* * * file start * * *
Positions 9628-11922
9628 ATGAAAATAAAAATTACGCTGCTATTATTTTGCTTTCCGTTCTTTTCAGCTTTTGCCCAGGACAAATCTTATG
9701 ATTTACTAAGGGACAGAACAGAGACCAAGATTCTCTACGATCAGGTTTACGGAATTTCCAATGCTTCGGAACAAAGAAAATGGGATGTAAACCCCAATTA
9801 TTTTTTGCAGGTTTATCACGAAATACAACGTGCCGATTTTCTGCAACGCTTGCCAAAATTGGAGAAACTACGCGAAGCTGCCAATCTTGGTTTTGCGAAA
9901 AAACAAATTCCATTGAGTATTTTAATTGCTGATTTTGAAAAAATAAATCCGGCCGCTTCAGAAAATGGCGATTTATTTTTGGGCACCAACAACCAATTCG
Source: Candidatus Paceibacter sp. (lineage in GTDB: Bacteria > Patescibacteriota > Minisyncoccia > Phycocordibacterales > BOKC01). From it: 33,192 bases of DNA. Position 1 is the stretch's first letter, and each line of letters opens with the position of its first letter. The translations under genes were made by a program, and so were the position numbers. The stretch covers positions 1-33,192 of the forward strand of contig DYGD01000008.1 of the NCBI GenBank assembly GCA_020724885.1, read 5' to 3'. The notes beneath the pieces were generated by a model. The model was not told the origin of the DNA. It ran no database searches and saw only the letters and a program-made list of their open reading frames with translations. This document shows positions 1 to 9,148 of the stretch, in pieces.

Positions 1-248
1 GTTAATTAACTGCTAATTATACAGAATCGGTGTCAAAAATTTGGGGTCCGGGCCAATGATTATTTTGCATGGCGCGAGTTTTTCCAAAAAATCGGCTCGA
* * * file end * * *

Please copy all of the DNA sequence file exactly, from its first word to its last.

Positions 9628-11922
9628 ATGAAAATAAAAATTACGCTGCTATTATTTTGCTTTCCGTTCTTTTCAGCTTTTGCCCAGGACAAATCTTATG
9701 ATTTACTAAGGGACAGAACAGAGACCAAGATTCTCTACGATCAGGTTTACGGAATTTCCAATGCTTCGGAACAAAGAAAATGGGATGTAAACCCCAATTA
9801 TTTTTTGCAGGTTTATCACGAAATACAACGTGCCGATTTTCTGCAACGCTTGCCAAAATTGGAGAAACTACGCGAAGCTGCCAATCTTGGTTTTGCGAAA
9901 AAACAAATTCCATTGAGTATTTTAATTGCTGATTTTGAAAAAATAAATCCGGCCGCTTCAGAAAATGGCGATTTATTTTTGGGCACCAACAACCAATTCG
Source: Candidatus Paceibacter sp. (lineage in GTDB: Bacteria > Patescibacteriota > Minisyncoccia > Phycocordibacterales > BOKC01). From it: 33,192 bases of DNA. Position 1 is the stretch's first letter, and each line of letters opens with the position of its first letter. The translations under genes were made by a program, and so were the position numbers. The stretch covers positions 1-33,192 of the forward strand of contig DYGD01000008.1 of the NCBI GenBank assembly GCA_020724885.1, read 5' to 3'. The notes beneath the pieces were generated by a model. The model was not told the origin of the DNA. It ran no database searches and saw only the letters and a program-made list of their open reading frames with translations. This document shows positions 1 to 9,148 of the stretch, in pieces.

Positions 1-248
1 GTTAATTAACTGCTAATTATACAGAATCGGTGTCAAAAATTTGGGGTCCGGGCCAATGATTATTTTGCATGGCGCGAGTTTTTCCAAAAAATCGGCTCGA